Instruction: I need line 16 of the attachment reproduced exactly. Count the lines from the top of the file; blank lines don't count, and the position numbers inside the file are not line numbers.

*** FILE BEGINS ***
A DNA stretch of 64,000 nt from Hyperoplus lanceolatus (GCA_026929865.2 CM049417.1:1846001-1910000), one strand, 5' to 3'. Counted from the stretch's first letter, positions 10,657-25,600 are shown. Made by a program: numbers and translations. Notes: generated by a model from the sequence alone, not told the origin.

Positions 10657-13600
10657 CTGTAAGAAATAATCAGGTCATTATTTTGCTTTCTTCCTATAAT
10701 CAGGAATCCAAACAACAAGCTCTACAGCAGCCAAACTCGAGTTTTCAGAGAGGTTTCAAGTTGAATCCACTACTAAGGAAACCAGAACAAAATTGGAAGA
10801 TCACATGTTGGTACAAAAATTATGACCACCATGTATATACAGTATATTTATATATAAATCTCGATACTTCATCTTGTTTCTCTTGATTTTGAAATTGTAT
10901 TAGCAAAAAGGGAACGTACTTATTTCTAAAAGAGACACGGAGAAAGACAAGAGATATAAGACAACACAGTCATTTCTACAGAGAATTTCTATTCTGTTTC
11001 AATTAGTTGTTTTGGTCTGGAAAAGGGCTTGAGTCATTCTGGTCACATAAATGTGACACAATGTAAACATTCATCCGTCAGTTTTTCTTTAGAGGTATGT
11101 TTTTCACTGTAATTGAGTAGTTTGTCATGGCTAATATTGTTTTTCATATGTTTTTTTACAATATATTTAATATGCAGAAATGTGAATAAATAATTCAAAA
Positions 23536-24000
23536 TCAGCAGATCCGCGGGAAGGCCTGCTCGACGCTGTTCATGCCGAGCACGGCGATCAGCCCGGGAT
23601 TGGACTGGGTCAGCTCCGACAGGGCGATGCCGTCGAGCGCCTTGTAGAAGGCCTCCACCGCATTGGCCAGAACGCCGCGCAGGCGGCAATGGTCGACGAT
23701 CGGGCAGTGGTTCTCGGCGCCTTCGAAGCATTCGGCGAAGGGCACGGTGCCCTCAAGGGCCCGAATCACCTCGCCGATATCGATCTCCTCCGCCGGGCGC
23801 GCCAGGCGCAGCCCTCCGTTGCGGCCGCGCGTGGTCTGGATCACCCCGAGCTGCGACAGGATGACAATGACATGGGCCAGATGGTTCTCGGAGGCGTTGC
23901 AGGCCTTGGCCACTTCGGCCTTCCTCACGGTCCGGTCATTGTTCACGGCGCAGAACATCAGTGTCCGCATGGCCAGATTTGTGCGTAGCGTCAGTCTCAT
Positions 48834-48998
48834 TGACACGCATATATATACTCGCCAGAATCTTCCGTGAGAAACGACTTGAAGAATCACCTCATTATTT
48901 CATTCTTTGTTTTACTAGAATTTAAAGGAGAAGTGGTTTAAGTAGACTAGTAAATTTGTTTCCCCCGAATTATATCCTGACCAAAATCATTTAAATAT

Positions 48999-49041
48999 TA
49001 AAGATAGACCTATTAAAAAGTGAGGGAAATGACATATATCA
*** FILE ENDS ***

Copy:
48834 TGACACGCATATATATACTCGCCAGAATCTTCCGTGAGAAACGACTTGAAGAATCACCTCATTATTT